New England Patriots head coach Bill Belichick is a history buff. Ask him about a play or concept and he is able and oftentimes willing to go into great historical detail to explain it. His knowledge of the past expands beyond the scope of football, though, as Belichick is also a student of other branches of history.
Most prominently among them is military history; the ties between the coach and the United States Military go far back. After all, Belichick grew up around the U.S. Naval Academy in Annapolis, Maryland, where his father Steve, himself a veteran of World War II, served as a scout for the football team for more than 30 years.
Given this background, yesterday’s report by Tom Curran that Belichick will narrate a one-hour film about the second World War does not come as a surprise. The film, which is produced by Rhode Island native Tim Grey, will be titled “D-Day: Over Normandy” and re-tell the story of the Allied landing in France on June 6, 1944 by using mostly aerial shots.
New England’s coach had to say the following about the project and his involvement:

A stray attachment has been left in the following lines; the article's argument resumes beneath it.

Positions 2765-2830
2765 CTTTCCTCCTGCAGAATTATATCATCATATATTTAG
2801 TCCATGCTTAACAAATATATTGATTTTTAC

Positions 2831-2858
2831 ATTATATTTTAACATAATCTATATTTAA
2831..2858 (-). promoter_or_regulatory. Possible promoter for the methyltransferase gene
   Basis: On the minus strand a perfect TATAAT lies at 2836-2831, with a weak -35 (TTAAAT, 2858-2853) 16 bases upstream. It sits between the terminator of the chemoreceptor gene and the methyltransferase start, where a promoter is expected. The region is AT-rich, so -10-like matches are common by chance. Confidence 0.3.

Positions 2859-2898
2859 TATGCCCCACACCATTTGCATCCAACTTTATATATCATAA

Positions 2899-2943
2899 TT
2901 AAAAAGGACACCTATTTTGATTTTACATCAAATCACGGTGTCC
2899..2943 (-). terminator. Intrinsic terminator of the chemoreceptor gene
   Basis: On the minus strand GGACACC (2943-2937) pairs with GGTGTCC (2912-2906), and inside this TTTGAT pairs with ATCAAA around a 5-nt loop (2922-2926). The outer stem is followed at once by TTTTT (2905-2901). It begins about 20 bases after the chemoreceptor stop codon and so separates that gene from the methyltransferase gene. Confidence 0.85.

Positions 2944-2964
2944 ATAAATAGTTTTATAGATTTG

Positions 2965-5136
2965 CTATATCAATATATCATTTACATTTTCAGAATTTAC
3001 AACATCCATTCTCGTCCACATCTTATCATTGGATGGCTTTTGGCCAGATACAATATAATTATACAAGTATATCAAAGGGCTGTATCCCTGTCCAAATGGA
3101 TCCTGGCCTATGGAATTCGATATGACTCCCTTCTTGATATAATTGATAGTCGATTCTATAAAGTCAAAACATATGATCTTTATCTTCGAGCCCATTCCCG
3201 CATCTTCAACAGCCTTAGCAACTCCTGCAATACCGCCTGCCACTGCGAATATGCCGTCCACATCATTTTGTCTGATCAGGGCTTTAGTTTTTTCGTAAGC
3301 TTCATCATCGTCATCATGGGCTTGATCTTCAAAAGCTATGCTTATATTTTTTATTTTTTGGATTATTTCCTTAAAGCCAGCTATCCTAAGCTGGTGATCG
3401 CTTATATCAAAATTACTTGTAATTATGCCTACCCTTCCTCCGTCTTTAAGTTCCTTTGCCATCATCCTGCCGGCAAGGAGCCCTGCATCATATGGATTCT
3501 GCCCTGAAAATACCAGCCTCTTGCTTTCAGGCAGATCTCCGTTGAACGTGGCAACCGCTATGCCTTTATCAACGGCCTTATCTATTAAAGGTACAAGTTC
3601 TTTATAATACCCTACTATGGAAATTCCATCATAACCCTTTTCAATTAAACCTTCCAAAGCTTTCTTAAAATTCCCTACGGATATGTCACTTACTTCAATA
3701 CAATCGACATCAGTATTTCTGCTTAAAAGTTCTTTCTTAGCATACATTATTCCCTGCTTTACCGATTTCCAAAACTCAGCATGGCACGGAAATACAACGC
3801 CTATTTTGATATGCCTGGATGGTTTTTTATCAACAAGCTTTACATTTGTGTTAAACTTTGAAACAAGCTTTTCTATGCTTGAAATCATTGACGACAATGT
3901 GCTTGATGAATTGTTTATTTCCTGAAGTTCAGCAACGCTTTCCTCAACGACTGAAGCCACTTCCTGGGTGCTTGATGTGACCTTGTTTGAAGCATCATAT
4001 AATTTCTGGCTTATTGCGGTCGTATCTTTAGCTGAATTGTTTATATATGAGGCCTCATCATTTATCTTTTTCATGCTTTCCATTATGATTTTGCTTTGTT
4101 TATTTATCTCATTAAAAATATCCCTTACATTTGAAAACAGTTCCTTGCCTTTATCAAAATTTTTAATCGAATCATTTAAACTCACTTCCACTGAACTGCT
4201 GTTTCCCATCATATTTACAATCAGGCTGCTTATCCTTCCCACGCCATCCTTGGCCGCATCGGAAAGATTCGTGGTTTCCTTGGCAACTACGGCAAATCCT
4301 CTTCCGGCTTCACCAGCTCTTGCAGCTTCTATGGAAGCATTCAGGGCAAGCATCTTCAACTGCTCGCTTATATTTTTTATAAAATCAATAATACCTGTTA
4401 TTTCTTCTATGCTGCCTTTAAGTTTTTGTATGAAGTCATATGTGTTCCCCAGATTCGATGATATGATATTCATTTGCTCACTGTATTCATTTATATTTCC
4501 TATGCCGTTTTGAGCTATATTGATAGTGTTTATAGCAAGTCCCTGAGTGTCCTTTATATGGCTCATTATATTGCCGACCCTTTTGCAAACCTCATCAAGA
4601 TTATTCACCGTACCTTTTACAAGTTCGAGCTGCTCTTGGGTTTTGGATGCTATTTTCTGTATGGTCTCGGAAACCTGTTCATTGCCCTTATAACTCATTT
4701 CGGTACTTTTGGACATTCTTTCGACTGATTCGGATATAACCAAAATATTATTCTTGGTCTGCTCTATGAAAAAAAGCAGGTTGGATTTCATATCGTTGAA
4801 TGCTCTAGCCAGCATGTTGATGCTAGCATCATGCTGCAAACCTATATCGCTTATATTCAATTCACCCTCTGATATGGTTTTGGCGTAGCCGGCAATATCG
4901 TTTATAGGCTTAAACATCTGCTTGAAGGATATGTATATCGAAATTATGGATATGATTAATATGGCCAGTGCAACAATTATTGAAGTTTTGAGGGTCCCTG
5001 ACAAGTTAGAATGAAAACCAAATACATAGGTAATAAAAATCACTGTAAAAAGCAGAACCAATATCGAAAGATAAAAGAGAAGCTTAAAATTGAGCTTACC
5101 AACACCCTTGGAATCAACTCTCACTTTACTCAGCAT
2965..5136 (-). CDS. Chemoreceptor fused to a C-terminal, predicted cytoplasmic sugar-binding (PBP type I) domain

Growing up in Annapolis, Maryland, where my father coached football at the United States Naval Academy, I understand the importance of preserving the memory of those who served our nation during World War II. Every day of my childhood, I was immersed in the tradition of the United States Navy. I was, and remain, inspired by their discipline, teamwork and courage, especially the sailors who fought on D-Day and in the Pacific theater, where the U.S. Pacific Fleet sacrificed so much for ultimate victory. The Navy, Army, Air Force and Marines made one heck of a team in World War II.
The film will be aired across the country on PBS and is set to be released in Spring. At that time, Belichick will already be on to his next task: Building yet another championship team.